Mongolian warrior and ruler Genghis Khan created the largest empire in the world, the Mongol Empire, by destroying individual tribes in Northeast Asia.Genghis Khan was born “Temujin” in Mongolia around 1162. He married at age 16, but had many wives during his lifetime. At 20, he began building a large army with the intent to destroy individual tribes in Northeast Asia and unite them under his rule. He was successful; the Mongol Empire was the largest empire in the world before the British Empire, and lasted well after his own death in 1227.
|In Urdu:||چنگیز خان|
|Alternate name:||Genghis Khan|
|Famous As:||Chingaiz Khan|
|Place:||Delüün Boldog, near the mountain Burkhan Khaldun and the rivers Onon and Kherlen in modern-day northern Mongolia, close to the current capital Ulaanbaatar|
|Spouse:||Börte ,Üjin Khatun Yisui, Kunju Khatun, Khulan Khatun, Yesugen Khatun, Yesulun Khatun, Isukhan Khatun, Gunju Khatun, Abika Khatun ,Gurbasu Khatun, Chaga Khatun, Moge Khatun|
|Children:||Jochi, Chagatai, Ögedei, Tolui, others|
|Date:||18 August 1227|
|Reign:||Spring 1206 – August 18, 1227|
|Coronation:||Spring 1206 in a kurultai at the Onon River, Mongolia|
Genghis Khan’s Early Life
Records of the Great Khan’s early life are sparse and contradictory. He was likely born in 1162, though some sources give it as 1155 or 1165. We know that the boy was given the name Temujin. His father Yesukhei was the chief of the minor Borijin clan of nomadic Mongols, who lived by hunting rather than herding. Yesukhei had kidnapped Temujin’s young mother, Hoelun, as she and her first husband rode home from their wedding. She became Yesukhei’s second wife; Temujin was his second son by just a few months. Mongol legend says that the baby was born with a blood-clot in his fist, a sign that he would be a great warrior.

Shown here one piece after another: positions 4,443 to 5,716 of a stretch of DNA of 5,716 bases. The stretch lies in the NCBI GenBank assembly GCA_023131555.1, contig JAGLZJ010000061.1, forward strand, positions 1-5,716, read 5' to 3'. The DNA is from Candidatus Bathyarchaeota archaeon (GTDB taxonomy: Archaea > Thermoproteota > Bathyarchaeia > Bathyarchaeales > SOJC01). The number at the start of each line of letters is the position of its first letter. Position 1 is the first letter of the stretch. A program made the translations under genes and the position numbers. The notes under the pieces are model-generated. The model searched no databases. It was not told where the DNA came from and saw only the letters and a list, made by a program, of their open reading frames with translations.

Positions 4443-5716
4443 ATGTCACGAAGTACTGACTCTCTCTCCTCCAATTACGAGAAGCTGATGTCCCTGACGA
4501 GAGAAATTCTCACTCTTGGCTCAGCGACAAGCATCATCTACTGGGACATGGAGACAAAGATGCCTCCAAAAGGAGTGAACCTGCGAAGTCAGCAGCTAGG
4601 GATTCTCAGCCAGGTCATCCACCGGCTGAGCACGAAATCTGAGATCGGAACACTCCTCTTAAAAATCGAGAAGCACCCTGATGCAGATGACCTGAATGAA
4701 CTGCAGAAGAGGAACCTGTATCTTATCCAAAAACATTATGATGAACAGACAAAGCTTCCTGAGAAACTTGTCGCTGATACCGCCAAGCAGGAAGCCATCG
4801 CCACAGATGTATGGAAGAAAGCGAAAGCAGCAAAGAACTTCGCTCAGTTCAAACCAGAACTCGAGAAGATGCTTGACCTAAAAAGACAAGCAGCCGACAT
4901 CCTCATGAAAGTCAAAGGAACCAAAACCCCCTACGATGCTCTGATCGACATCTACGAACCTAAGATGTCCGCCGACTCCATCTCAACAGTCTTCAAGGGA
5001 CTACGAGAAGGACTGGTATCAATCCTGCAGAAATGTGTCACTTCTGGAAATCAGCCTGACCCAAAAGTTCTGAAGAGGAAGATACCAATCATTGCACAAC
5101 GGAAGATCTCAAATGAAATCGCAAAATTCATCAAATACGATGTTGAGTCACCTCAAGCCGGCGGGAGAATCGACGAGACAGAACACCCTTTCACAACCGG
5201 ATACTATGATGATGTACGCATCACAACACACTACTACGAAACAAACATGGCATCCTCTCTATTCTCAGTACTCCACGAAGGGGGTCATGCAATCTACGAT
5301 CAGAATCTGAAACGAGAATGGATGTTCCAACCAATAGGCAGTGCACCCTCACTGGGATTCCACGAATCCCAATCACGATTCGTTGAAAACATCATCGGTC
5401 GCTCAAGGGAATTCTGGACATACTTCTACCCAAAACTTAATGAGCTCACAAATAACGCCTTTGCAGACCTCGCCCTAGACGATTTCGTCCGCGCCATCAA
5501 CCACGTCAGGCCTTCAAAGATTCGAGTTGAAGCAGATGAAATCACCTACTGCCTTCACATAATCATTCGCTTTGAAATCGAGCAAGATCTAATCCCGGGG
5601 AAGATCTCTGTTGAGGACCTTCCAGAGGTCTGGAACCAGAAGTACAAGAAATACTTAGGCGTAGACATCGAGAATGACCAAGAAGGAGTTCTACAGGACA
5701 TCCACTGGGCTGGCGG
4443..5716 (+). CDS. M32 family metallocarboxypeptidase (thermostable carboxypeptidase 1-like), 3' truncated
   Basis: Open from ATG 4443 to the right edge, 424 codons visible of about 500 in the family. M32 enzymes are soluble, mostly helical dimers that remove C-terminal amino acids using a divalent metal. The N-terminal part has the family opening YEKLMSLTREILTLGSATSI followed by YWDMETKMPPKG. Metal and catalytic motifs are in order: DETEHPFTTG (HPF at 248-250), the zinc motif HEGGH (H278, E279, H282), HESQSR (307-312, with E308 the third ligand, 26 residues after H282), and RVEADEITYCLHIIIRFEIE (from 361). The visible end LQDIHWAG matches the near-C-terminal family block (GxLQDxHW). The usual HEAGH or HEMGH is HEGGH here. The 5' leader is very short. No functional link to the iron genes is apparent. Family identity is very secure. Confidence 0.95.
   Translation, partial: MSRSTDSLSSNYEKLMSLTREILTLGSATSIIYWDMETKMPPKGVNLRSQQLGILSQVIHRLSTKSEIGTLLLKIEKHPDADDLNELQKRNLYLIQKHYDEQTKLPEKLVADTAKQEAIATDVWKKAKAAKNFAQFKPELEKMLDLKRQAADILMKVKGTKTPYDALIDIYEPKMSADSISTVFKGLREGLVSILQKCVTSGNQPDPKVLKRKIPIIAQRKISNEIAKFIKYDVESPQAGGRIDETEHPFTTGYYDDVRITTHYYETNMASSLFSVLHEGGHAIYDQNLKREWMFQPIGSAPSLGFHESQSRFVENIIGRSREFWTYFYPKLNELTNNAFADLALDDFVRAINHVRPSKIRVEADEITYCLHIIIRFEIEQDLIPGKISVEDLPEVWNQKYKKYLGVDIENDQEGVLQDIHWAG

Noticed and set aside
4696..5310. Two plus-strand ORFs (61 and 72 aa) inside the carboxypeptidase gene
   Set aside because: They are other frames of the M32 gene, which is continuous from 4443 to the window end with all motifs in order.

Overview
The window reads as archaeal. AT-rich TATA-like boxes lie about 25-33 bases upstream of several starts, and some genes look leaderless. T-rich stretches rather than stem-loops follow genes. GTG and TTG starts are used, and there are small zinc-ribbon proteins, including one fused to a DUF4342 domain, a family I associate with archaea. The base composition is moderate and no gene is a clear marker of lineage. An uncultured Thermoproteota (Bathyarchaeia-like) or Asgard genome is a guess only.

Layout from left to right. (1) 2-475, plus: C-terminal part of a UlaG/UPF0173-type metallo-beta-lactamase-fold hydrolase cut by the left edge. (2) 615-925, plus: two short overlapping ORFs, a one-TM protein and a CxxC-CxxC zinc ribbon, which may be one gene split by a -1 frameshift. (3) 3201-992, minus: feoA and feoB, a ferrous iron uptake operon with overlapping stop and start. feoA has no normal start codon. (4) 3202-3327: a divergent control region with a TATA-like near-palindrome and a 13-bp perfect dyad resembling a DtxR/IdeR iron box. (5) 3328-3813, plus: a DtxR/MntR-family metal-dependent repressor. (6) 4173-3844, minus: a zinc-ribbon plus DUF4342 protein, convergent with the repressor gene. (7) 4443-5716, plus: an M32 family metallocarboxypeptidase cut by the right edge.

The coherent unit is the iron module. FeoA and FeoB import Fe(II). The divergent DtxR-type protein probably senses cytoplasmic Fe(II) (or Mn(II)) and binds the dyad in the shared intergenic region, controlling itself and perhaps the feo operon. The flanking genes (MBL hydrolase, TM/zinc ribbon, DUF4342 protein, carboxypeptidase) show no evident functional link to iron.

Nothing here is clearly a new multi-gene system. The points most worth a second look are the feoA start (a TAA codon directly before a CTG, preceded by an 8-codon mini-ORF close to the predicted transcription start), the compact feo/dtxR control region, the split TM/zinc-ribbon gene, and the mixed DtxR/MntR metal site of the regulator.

Hardship and Captivity
When Temujin was nine, his father took him to a neighboring tribe to work for several years and earn a bride. His intended was a slightly older girl named Borje. On the way home, Yesukhei was poisoned by rivals, and died. Temujin returned to his mother, but the clan expelled Yesukhei’s two widows and seven children, leaving them to die. The family scraped a living by eating roots, rodents, and fish. Young Temujin and his full brother Khasar grew to resent their eldest half-brother, Begter. They killed him; as punishment for the crime, Temujin was seized as a slave. His captivity may have lasted more than five years.